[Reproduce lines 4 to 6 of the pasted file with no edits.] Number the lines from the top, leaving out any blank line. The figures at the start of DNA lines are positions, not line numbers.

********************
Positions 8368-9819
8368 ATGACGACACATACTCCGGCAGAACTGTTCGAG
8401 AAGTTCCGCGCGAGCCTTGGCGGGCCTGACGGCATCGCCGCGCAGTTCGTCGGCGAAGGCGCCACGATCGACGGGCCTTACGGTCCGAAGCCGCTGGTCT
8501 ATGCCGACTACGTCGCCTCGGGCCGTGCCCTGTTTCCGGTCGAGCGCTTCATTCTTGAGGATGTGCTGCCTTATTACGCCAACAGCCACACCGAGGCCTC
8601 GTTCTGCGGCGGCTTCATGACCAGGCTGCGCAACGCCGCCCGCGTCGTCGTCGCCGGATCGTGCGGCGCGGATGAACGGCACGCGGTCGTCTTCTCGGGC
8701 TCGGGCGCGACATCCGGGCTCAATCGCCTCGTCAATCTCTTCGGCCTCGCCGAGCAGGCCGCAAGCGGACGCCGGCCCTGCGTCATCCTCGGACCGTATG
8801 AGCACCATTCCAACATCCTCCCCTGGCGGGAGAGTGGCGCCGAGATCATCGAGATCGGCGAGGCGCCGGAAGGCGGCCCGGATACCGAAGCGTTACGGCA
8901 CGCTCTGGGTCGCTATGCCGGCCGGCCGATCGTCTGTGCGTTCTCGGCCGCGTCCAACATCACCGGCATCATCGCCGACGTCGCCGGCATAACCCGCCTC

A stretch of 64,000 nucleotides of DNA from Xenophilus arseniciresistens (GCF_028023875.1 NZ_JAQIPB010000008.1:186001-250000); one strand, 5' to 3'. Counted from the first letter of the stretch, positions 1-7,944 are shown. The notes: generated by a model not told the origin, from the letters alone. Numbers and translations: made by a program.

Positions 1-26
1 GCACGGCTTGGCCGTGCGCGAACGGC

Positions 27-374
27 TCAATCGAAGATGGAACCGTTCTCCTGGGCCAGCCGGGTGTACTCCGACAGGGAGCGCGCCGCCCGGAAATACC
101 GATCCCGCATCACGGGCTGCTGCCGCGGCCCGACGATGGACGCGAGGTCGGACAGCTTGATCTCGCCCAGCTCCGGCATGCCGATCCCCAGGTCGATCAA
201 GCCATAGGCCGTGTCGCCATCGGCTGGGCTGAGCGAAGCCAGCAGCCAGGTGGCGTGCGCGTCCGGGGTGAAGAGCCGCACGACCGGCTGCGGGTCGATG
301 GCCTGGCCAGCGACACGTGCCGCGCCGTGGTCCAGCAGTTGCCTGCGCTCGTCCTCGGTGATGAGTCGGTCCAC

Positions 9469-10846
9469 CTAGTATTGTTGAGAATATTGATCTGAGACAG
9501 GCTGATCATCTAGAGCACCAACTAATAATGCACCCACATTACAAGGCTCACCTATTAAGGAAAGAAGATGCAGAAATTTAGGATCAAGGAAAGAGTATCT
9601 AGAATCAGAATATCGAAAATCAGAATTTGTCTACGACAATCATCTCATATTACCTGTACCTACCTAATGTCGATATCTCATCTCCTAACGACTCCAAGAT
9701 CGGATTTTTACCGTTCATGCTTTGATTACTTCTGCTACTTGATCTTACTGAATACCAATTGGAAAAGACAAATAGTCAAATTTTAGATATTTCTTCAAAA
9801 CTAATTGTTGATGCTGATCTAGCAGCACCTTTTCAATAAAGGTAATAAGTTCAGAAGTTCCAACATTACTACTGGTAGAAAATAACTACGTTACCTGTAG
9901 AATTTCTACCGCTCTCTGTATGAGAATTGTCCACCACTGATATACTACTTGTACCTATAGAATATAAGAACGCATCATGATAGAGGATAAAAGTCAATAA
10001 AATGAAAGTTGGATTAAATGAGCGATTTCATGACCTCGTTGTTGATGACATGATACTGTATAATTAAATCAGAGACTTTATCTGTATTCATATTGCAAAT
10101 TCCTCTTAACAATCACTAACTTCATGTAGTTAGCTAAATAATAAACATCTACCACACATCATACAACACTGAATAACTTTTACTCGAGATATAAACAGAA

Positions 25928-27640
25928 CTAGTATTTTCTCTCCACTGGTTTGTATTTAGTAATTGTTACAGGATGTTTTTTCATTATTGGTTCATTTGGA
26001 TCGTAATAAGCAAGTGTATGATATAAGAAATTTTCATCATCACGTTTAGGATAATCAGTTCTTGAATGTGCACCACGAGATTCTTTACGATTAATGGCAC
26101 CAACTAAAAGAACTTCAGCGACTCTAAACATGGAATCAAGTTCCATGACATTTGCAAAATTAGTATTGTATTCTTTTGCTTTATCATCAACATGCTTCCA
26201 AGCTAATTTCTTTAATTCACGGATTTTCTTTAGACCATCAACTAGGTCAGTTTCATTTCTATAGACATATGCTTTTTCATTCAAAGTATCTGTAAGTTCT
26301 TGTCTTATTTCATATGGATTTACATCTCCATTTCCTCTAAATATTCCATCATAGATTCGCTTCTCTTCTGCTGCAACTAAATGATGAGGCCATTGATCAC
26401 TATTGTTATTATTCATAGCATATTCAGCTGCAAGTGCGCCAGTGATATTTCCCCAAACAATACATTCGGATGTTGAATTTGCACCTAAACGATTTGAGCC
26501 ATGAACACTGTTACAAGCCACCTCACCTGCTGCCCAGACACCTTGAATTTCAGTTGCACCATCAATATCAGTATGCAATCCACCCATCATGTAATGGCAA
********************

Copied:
8501 ATGCCGACTACGTCGCCTCGGGCCGTGCCCTGTTTCCGGTCGAGCGCTTCATTCTTGAGGATGTGCTGCCTTATTACGCCAACAGCCACACCGAGGCCTC
8601 GTTCTGCGGCGGCTTCATGACCAGGCTGCGCAACGCCGCCCGCGTCGTCGTCGCCGGATCGTGCGGCGCGGATGAACGGCACGCGGTCGTCTTCTCGGGC
8701 TCGGGCGCGACATCCGGGCTCAATCGCCTCGTCAATCTCTTCGGCCTCGCCGAGCAGGCCGCAAGCGGACGCCGGCCCTGCGTCATCCTCGGACCGTATG